UN chief poverty-buster “refused free car” to get BMW


ROME– Kanayo Nwanze, the director general of the United Nations International Fund for Agricultural Development, refused an offer of a free Alfa Romeo saloon car from the Italian Government, insisting that the poverty-fighting agency use vital funds to buy him a 50,000 euro BMW limousine, IFAD sources say.

 “The money could have been used for the rural poor, but Nwanze insisted he wanted a new German car rather than the perfectly adequate and smart Alfa Romeo on offer at no charge from Italy,” said a senior source at the Rome-based agency.

 IFAD’s emoluments committee, which monitors the remuneration package of the development bank’s imperious Nigerian chief, tried to persuade Mr Nwanze to accept the gift of use of the prestigious Italian automobile to save IFAD expenditure but the director general was adamant only a new German car would meet his requirements, the source added. “He kept telling them ‘no, I really want a BMW.’ Eventually they let him have what he wanted,” the source recalled.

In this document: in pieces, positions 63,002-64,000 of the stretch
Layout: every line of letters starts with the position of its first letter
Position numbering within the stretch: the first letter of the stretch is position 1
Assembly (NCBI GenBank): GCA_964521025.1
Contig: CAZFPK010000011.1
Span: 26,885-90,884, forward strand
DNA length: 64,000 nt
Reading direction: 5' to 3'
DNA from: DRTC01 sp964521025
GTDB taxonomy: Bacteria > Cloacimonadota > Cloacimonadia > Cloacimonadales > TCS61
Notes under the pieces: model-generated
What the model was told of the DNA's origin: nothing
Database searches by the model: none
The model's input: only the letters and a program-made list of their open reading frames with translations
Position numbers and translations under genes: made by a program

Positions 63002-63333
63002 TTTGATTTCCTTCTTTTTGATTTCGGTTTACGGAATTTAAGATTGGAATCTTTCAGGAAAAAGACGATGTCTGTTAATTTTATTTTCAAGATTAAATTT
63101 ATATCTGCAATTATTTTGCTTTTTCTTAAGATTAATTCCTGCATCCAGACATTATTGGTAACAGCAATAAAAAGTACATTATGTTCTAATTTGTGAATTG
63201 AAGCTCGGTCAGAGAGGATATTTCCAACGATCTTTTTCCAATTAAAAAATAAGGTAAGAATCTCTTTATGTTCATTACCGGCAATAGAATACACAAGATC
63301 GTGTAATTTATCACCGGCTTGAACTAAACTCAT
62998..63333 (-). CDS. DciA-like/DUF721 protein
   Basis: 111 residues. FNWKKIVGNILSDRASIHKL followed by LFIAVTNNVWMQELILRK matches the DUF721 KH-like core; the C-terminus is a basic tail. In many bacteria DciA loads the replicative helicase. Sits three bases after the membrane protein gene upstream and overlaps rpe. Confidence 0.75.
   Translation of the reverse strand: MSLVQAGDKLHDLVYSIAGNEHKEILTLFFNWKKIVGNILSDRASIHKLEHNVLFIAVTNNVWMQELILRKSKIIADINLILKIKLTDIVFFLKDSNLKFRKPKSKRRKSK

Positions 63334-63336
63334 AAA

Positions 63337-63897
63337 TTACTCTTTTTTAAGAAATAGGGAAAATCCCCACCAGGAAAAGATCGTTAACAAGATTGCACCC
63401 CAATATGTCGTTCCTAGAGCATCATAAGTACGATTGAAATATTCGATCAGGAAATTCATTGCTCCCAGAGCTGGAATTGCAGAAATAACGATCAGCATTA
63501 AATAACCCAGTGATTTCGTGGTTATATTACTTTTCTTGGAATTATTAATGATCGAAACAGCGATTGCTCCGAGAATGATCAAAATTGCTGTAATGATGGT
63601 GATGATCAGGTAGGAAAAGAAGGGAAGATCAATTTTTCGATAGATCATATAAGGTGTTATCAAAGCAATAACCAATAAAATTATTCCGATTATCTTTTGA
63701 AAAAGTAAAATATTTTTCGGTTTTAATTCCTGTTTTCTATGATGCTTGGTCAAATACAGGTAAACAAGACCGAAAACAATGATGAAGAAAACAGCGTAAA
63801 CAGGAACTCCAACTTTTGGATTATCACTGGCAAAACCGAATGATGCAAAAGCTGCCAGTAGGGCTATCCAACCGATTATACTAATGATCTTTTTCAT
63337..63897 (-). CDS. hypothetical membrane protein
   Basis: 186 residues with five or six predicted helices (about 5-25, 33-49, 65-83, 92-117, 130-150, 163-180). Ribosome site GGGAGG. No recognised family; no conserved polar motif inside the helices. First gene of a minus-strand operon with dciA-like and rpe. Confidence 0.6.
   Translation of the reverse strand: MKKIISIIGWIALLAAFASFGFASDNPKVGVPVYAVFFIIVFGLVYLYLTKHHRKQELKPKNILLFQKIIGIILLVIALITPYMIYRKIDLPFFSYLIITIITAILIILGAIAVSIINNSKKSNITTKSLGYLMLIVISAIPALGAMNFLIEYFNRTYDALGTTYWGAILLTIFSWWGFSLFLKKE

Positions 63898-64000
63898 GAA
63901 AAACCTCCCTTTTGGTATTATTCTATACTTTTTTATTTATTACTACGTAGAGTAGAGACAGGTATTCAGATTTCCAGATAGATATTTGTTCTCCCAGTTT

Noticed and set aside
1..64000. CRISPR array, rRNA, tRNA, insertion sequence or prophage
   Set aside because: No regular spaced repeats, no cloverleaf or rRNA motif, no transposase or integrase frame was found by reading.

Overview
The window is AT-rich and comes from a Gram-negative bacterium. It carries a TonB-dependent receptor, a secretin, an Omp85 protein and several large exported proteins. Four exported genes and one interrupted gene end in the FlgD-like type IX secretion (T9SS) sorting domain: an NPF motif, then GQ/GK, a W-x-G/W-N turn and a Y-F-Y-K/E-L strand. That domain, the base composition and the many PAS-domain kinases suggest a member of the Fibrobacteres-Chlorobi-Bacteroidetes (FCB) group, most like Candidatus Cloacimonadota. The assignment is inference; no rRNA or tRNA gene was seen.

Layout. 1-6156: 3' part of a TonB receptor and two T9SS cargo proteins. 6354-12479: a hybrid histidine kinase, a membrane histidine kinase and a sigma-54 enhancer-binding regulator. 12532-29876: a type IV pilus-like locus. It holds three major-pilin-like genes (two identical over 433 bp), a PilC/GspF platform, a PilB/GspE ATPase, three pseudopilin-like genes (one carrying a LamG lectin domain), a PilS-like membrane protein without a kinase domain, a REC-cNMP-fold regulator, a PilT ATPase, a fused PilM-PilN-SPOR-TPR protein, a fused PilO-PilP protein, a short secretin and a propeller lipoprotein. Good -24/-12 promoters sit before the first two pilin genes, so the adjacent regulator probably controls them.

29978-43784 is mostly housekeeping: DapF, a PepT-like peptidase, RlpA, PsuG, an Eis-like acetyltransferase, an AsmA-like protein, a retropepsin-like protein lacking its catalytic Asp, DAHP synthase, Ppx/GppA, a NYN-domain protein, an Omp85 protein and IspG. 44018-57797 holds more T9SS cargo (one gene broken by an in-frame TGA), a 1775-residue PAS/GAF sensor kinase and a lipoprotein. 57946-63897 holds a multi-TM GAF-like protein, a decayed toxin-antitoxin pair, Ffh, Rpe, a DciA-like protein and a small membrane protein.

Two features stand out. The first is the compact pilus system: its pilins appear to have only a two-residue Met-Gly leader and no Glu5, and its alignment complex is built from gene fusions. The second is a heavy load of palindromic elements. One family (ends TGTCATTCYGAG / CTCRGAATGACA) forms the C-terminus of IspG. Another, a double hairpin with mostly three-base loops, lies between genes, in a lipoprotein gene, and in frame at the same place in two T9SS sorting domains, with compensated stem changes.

Initially Mr Nwanze demanded the latest BMW model that would have cost as much as 100,000 euros but finally after much wrangling IFAD accountants agreed that 50,000 euros could be spent on a slightly less recent and extravagant model that his chauffeur could use to ferry him from the U.N. agency's headquarters in the Eternal City to the luxury villa he lived in on the Appian Way, Rome’s millionaire row, until December.

 The IFAD press office had no immediate comment on the agency chief’s transportation arrangements when contacted by the Italian Insider.

 Mr Nwanze’s expenditure has generated deep concern among UN auditors and donor countries since his election in 2009.

  The IFAD supremo moved out of his home in December after the Italian Insider disclosed that IFAD was spending as much as 400,000 euros a year on maintaining the sprawling villa complex. Two BMWs with diplomatic plates were parked in the villa’s garage when Italian Insider reporters toured the complex.


Nwanze (right) in a recent TV appearance
To let: Nwanze's former 400,000 a year home. Photo: T. Bruneau